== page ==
The film-makers said they were inspired to make the film after seeing a National Geographic article which reported that up to 96 per cent of the vegetable seeds available in 1903 have disappeared, making diverse seed as endangered as the panda or polar bear.
“Few things on Earth are as miraculous and vital as seeds,” say the film’s director-producers Taggart Siegel and Jon Betz. “These subtle flecks of life are the source of all existence. They feed us, clothe us, and provide the raw materials for our everyday lives. In a very real sense, they are life itself.”
Seeds, freely available to humans for millennia, are increasingly private property held in corporate hands. A cadre of just ten agrichemical companies now control more than two-thirds of the global seed market. Their patented crops now dominate farmers’ fields and dinner tables around the world. Meanwhile, farmers are forced to pay hefty licensing fees to plant crops and are prohibited from saving seeds at the end of a harvest – a practice that has maintained the world’s food supply since civilisation began.
“As we filmed seed savers, farmers, scientists and indigenous communities, we were struck by how little their voices are heard,” say Seigel and Betz. “The film presents audiences with a hidden fabric of our food, the people who painstakingly and meticulously curate the diversity of our food.”
“In telling this story, we aim to bring into clear focus the beauty, hope, and magic that seeds represent for humanity.”
Kev added: “Many years back we showed The Real Dirt on Farmer John at the Mem Hall. It was a huge success and this incredible film is made by the same folk. It explores one of the key issues facing food production in the 21st century. It’s an entertaining, amusing, serious and scary study of that simplest yet most complicated of things – a seed. Not to be missed!”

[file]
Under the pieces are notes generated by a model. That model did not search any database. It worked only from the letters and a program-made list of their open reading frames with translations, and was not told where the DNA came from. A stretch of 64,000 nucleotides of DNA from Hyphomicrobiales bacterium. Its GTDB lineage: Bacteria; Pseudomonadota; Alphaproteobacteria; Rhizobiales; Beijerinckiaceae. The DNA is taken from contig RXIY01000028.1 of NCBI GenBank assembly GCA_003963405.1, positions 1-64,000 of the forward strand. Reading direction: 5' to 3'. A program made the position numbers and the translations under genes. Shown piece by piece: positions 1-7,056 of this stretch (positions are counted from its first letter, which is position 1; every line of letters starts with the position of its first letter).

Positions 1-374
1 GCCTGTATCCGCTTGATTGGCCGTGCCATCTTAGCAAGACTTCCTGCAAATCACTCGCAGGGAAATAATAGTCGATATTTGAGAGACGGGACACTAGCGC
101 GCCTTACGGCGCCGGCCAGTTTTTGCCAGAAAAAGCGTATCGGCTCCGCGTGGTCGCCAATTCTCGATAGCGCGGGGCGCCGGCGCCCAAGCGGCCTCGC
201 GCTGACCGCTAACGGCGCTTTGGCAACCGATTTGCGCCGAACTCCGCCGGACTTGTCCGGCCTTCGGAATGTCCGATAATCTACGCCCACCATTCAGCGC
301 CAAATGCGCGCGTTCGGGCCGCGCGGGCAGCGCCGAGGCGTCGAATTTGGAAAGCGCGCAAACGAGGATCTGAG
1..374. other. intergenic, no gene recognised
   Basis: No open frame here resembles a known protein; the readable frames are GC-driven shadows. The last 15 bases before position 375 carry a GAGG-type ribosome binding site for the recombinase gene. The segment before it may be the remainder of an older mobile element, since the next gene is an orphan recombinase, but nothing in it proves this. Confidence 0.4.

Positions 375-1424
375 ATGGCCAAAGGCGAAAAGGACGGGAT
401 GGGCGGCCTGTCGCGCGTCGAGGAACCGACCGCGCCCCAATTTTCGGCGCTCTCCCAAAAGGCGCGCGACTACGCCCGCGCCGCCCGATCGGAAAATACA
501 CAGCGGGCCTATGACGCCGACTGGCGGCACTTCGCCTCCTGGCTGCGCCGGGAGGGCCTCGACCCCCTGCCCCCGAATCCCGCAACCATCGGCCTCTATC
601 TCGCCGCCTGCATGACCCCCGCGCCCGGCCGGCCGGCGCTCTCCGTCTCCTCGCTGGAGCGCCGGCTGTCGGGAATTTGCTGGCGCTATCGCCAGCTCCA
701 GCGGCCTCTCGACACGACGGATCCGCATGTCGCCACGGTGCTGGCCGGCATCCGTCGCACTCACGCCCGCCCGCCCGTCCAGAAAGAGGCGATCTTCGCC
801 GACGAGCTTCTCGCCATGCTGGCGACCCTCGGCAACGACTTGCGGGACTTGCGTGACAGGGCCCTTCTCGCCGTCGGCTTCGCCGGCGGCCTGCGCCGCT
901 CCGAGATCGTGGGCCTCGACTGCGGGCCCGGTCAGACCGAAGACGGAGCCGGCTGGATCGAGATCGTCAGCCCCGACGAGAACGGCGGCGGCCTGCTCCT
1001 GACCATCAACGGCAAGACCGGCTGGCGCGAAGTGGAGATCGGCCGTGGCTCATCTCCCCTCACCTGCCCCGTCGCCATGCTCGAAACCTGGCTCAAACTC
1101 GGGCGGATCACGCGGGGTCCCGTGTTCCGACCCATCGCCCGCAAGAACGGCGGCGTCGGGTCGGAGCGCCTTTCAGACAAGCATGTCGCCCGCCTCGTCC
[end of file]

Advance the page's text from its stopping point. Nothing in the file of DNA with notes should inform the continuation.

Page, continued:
Kombu Food Film Festival: The program
1pm Living The Change: Inspiring Stories For A Sustainable Future explores stories of everyday people changing their lives to live sustainably.
3pm Unbroken Ground highlights pioneers in regenerative agriculture, diversified crop development and restorative fishing.
4pm A Simpler Way follows a community in Australia exploring a simpler way to live.
6pm Seed – winner of 14 awards including Best Cinematography at the United Nations Film Festival – follows seed-keepers’ David-and-Goliath battle against chemical seed companies.
Kombu Food Film Festival 2018
1pm to 8pm, Saturday 12 May 2018 | Bellingen Memorial Hall, 35 Hyde Street Bellingen | No booking required | Free entry (gold coin donation) | All films classified PG
Bellingen Shire is a secret Australian hamlet along the Waterfall Way on the NSW mid-north coast. This region is popular for its unique landscape where the Great Dividing Range almost touches the sea. It boasts a diverse history and proud indigenous culture, and is home to an eclectic and supportive community of farmers, alternative lifestylers, tree-changers, and families who have called this region home for generations. Interesting in so many ways and with so much to offer, it’s no wonder visitors return time & time again, while other never leave…